Most foreigners moving to Taiwan obtain a work permit with the help of an employer, which removes much of the stress and tension normally caused by navigating government bureaucracy.
Over the past decade, the country has made large strides in allowing more leeway for international companies to fulfil their staffing needs with foreign nationals. The application process for work permits has been streamlined and many restrictions have been relaxed or even lifted for multinationals.
A foreigner's work permit in Taiwan is tied to their employer. So, if an expat changes jobs or employers, then they must apply for a new work permit. An employer must start the work permit process by applying with the Workforce Development Agency. For a list of required documents, it's best to check the agency's website.
Getting an Alien Resident Certificate in Taiwan
Once granted a work permit, the process for obtaining a residence visa and an Alien Resident Certificate (ARC) can begin. Having an ARC means that an expat is a permanent resident and is therefore entitled to National Health Insurance.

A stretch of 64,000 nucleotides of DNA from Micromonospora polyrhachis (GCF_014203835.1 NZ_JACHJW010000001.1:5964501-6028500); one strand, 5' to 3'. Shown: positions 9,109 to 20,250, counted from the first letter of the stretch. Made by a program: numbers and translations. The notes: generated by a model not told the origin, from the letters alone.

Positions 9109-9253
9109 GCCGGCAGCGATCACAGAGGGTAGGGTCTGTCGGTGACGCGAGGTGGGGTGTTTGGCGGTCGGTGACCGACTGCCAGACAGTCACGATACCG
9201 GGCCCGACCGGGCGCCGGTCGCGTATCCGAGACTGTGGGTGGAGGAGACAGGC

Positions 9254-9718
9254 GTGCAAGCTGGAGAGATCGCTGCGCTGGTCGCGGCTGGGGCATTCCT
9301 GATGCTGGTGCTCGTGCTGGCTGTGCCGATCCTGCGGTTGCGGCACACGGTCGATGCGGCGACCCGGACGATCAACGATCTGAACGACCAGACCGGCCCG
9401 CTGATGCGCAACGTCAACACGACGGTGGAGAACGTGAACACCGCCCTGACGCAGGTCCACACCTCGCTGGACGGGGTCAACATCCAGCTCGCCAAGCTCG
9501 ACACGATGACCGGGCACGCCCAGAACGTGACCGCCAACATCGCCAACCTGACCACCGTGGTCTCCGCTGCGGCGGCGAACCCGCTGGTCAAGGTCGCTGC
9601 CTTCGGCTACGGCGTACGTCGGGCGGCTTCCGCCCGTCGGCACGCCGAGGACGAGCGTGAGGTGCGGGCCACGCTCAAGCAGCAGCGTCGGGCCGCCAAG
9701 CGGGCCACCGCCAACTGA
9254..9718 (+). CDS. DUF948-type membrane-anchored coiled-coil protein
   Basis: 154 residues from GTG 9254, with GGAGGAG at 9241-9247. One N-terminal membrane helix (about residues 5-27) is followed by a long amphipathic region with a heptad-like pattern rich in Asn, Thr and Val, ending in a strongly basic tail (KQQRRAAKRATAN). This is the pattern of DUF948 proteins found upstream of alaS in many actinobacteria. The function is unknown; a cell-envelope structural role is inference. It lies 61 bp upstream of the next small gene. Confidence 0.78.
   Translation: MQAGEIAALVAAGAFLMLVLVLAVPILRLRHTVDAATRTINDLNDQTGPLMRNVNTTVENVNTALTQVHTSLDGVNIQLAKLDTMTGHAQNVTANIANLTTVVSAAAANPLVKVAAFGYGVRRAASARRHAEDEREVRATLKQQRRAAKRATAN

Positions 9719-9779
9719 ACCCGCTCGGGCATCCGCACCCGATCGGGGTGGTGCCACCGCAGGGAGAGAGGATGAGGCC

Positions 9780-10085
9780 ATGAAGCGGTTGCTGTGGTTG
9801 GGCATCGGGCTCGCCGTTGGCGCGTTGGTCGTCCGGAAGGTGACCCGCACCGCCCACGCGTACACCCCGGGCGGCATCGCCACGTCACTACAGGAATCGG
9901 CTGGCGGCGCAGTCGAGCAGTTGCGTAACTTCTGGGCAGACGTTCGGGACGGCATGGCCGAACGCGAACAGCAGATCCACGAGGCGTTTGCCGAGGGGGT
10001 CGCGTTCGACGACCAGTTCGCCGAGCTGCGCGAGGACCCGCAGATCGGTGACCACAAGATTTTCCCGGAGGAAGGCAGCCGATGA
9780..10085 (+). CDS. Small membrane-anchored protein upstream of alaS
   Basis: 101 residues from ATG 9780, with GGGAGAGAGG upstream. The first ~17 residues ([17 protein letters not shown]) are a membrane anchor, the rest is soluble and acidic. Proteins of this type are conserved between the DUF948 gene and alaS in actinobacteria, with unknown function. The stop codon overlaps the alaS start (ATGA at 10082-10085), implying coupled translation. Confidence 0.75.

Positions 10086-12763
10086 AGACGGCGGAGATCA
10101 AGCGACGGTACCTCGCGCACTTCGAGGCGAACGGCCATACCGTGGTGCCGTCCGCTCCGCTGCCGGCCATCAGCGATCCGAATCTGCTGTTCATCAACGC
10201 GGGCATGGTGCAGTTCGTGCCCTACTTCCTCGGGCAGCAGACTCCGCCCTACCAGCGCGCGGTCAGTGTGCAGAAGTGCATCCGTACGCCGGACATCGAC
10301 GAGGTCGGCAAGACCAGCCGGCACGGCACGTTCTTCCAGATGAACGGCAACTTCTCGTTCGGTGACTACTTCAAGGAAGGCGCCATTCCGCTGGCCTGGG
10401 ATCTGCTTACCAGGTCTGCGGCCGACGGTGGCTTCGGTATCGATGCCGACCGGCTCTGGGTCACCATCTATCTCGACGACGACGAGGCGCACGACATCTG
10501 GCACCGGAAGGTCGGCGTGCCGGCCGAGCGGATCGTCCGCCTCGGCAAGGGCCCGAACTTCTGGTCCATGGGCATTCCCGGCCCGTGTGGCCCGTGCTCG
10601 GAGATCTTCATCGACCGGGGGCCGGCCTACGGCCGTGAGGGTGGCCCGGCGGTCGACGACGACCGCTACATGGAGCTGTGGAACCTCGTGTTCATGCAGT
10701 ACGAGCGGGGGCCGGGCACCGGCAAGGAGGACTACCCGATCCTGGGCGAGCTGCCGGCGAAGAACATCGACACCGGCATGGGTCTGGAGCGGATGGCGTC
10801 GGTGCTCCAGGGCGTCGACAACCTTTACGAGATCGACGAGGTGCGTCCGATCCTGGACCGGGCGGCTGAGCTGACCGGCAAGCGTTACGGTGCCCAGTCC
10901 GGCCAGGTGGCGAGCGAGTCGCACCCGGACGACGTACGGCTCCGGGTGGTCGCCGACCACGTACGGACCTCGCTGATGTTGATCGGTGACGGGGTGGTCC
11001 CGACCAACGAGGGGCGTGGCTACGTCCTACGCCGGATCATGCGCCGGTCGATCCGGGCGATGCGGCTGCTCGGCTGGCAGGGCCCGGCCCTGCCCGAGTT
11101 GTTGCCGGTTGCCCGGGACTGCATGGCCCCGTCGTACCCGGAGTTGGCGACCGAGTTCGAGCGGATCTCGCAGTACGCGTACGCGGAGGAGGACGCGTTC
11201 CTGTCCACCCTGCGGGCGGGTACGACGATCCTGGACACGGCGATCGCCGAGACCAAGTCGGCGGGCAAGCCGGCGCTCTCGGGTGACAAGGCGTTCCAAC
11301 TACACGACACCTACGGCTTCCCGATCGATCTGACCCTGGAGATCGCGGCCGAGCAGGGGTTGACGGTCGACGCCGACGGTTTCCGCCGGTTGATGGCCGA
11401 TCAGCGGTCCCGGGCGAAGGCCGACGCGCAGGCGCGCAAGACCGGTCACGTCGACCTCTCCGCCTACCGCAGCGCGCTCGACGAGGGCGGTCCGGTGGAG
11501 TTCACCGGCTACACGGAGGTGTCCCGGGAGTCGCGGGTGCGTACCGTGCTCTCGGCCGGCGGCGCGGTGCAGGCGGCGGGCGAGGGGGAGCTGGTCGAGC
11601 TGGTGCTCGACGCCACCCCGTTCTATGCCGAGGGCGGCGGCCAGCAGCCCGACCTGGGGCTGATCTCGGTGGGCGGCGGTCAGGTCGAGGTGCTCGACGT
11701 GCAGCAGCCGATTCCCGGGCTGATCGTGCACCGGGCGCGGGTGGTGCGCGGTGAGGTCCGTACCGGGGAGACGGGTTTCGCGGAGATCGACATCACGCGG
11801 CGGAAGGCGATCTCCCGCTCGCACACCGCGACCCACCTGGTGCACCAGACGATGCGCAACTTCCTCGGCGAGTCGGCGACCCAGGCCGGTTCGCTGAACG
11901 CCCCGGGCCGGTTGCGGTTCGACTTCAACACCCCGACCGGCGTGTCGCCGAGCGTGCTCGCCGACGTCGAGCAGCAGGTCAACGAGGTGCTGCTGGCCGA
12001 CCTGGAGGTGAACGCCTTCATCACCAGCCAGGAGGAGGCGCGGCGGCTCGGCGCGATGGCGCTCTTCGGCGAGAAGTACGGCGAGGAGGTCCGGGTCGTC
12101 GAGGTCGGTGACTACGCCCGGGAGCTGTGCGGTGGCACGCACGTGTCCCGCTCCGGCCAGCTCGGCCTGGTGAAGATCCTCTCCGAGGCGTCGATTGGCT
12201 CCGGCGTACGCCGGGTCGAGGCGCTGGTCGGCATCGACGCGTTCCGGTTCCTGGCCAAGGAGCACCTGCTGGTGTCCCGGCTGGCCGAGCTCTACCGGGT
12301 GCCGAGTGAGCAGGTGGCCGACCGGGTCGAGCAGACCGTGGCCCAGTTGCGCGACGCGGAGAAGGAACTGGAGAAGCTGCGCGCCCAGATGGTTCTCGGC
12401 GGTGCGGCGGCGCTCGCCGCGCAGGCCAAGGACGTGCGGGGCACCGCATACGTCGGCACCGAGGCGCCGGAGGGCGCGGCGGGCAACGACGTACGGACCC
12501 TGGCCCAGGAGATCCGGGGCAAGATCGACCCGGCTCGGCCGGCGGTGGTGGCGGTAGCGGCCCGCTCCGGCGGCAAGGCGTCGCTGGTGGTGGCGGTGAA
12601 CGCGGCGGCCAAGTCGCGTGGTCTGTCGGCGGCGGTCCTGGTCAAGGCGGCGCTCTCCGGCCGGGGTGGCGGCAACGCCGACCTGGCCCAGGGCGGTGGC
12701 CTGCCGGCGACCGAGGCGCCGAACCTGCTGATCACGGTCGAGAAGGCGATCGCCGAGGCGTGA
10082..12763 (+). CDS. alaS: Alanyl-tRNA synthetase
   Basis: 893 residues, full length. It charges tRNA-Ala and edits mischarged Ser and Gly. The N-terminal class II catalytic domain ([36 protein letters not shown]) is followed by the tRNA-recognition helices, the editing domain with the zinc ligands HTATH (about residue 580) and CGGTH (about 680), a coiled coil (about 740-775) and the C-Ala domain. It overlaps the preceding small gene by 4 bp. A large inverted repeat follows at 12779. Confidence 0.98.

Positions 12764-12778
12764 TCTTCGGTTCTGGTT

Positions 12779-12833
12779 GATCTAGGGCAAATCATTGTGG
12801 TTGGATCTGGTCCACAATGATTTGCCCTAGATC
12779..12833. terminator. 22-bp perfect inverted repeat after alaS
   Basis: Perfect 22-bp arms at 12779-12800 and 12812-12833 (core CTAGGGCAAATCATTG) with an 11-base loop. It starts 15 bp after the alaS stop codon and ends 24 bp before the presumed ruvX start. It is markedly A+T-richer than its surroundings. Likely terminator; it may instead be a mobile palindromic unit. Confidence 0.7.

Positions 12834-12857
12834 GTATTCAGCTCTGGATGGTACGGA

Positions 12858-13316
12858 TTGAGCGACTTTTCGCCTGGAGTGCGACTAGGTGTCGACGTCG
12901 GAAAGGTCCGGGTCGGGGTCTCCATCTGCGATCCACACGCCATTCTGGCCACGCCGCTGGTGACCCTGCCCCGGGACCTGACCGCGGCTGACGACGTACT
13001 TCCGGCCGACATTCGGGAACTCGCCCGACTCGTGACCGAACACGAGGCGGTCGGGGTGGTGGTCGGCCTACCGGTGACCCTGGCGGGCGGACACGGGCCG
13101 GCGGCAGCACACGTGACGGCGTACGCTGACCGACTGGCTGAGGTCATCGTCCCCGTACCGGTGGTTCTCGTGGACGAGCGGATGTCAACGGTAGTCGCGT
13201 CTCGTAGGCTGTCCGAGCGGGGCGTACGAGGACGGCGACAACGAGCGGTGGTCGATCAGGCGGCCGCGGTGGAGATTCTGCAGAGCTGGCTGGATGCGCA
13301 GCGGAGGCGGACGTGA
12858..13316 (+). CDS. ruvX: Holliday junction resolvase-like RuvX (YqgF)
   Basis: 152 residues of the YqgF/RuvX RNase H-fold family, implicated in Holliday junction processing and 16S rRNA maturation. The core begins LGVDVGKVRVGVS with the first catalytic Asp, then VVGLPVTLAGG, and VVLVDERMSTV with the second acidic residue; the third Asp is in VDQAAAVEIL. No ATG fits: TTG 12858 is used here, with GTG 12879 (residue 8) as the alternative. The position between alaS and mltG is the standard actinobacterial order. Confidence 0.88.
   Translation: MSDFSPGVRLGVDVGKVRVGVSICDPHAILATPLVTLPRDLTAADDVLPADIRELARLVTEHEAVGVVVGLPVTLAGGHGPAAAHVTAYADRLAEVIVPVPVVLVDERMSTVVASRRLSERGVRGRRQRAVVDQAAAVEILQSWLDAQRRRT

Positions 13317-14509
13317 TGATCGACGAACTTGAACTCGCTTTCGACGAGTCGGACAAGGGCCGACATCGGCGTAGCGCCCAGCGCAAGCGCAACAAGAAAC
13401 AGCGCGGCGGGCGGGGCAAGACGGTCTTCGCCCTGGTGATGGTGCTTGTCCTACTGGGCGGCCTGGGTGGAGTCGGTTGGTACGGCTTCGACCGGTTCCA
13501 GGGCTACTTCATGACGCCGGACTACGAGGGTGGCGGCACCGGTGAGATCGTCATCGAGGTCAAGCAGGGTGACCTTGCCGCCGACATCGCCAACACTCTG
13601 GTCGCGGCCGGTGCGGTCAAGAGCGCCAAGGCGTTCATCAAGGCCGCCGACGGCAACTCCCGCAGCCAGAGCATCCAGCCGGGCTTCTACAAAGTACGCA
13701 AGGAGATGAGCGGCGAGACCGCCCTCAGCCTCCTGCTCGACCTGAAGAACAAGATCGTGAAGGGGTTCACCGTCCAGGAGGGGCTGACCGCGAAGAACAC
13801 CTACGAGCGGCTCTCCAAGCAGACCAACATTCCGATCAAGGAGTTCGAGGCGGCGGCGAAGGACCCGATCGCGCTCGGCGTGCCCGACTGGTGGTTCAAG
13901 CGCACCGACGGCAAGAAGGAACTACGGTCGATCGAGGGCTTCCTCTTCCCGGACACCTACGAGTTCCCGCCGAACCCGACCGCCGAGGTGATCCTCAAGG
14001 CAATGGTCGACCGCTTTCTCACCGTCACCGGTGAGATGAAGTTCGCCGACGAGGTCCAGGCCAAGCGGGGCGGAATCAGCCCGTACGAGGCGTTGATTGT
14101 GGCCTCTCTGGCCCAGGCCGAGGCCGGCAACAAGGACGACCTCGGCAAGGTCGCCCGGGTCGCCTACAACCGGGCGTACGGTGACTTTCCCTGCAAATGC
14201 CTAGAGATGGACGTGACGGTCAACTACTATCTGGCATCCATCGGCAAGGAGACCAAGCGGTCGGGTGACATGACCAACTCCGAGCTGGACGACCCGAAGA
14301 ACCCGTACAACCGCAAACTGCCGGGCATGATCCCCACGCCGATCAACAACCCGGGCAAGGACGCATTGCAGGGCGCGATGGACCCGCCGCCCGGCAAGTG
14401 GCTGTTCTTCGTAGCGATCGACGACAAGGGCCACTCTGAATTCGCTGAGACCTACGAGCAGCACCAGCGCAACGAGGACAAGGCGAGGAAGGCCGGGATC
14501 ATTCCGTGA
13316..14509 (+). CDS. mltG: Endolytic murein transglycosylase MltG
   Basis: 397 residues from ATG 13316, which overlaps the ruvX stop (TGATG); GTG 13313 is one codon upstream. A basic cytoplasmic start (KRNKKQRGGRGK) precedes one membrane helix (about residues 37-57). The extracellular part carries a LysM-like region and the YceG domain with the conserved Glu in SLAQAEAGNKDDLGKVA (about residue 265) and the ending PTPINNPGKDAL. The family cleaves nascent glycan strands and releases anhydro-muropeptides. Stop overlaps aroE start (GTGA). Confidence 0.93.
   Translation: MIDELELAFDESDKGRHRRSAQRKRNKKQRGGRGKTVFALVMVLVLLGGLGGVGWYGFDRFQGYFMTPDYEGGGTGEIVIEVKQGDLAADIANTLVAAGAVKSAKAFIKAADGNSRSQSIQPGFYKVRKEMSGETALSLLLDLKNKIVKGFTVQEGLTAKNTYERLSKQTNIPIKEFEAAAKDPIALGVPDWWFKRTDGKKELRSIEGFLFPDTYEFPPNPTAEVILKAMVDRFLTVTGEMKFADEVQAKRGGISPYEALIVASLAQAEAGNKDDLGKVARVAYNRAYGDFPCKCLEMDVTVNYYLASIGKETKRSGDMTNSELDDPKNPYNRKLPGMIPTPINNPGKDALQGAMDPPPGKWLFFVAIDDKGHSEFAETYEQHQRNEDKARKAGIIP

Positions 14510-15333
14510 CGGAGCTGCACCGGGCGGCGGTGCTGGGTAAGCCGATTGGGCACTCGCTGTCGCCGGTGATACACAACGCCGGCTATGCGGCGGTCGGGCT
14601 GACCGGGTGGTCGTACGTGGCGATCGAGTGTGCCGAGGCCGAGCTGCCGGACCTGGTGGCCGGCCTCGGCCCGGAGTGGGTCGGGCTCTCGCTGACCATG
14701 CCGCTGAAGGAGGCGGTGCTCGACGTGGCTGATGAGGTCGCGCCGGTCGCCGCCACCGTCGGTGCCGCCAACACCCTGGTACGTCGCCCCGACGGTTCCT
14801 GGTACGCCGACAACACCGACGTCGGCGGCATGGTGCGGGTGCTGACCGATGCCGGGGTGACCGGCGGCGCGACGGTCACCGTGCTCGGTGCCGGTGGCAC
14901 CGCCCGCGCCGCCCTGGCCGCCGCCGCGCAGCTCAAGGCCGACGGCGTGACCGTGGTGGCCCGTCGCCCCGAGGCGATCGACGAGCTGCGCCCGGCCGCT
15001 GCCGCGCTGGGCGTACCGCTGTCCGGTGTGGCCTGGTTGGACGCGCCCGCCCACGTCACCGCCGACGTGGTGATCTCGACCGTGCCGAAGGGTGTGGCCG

In order to become a legal permanent resident and receive an ARC, however, expats must fulfil the following criteria at a minimum:
Pass a health check (not necessary for those from visa waiver countries or in possession of a residence visa)
Have a work permit (which will be arranged by their employer)
Have a residence visa (which can be applied for either at the Taiwanese embassy in one's home country or from within Taiwan if one has entered the country on a visitor’s visa)
An ARC is issued for the same length of time as a work permit. As soon as an expat's work permit expires or if they leave their place of employment, an ARC will become invalid.
►For more information on visas, see Visas for Taiwan
►Read Working in Taiwan for an overview of the job market
"Many expats just show up in Taiwan on a tourist visa, then look for a job before their visa expires. Some people get a part-time job and continue doing visa runs every few months. Most get jobs in a cram school that meets the minimum working hour requirements. The school arranges their ARC (Alien Resident Card) for them. If you switch schools, you need to have them transfer the ARC to the new school. If you maintain an ARC for five years, you can get an APRC (Permanent Resident Card), meaning you can stay for life." Learn about Nick's move to Taiwan and his experiences living in the country as an expat.
Are you an expat living in Taiwan?
Expat Arrivals is looking for locals to contribute to this guide, and answer forum questions from others planning their move to Taiwan. Please contact us if you'd like to contribute.
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